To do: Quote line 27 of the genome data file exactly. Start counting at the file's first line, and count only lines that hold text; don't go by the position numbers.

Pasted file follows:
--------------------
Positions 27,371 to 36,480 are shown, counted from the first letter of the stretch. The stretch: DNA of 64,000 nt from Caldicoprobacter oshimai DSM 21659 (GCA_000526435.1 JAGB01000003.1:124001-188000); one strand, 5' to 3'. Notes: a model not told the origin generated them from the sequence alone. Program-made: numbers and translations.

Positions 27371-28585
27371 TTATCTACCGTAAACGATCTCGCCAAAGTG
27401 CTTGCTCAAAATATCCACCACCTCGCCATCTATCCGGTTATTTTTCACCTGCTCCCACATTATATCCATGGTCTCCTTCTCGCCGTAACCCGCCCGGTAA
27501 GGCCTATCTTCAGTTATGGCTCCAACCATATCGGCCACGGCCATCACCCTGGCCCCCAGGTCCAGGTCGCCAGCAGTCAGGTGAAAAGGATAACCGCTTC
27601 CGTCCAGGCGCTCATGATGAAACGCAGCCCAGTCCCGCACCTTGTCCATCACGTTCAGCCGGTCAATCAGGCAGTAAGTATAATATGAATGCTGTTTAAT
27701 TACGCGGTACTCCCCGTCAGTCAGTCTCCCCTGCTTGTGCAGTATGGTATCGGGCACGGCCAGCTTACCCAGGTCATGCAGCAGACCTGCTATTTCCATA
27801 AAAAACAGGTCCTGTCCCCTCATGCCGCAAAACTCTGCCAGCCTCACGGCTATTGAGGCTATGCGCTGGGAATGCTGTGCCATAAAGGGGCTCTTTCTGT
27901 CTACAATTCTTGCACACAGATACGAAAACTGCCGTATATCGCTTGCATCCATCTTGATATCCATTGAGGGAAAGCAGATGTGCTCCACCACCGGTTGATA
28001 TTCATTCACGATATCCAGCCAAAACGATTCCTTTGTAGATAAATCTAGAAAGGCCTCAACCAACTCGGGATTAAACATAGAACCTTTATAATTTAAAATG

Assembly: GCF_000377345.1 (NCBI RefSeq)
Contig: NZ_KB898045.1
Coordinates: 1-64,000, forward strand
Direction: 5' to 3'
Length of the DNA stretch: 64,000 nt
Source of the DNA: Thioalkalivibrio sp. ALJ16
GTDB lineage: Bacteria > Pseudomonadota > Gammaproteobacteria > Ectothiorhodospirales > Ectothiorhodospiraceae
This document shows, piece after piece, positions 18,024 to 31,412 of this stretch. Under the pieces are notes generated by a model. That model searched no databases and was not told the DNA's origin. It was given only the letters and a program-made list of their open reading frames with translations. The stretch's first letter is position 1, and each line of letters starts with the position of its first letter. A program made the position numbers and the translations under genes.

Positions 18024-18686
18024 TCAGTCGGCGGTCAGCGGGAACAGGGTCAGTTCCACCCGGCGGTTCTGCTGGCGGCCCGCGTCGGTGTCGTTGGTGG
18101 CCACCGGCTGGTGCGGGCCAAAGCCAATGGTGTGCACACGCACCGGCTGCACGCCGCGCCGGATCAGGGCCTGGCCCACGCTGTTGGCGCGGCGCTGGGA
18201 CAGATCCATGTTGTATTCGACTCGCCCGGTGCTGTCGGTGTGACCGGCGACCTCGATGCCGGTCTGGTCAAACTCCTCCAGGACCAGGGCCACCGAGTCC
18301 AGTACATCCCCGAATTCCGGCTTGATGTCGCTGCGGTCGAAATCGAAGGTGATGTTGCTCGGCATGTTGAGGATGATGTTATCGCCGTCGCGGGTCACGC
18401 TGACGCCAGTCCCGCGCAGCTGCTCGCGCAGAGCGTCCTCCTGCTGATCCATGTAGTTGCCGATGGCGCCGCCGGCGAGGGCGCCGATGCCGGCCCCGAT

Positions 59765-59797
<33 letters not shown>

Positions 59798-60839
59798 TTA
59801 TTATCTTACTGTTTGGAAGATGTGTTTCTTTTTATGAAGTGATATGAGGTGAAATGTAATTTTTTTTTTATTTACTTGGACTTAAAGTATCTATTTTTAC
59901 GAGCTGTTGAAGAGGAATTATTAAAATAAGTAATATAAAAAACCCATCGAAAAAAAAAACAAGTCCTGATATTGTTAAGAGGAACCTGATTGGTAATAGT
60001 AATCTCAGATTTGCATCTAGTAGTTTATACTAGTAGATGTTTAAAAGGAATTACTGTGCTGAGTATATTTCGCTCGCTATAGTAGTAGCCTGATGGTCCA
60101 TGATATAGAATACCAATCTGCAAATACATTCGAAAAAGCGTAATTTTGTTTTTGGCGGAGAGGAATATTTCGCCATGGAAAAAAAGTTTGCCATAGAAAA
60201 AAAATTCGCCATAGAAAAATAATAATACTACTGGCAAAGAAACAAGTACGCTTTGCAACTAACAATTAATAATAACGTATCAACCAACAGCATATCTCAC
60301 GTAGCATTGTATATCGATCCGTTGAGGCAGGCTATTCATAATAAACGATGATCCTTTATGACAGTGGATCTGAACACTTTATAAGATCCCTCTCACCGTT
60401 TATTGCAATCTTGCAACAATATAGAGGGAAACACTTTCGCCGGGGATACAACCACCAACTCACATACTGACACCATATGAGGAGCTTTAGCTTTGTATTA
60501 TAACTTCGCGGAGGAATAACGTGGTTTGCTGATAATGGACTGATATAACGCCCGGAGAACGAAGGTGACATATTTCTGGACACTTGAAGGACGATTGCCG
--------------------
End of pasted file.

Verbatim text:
Positions 59798-60839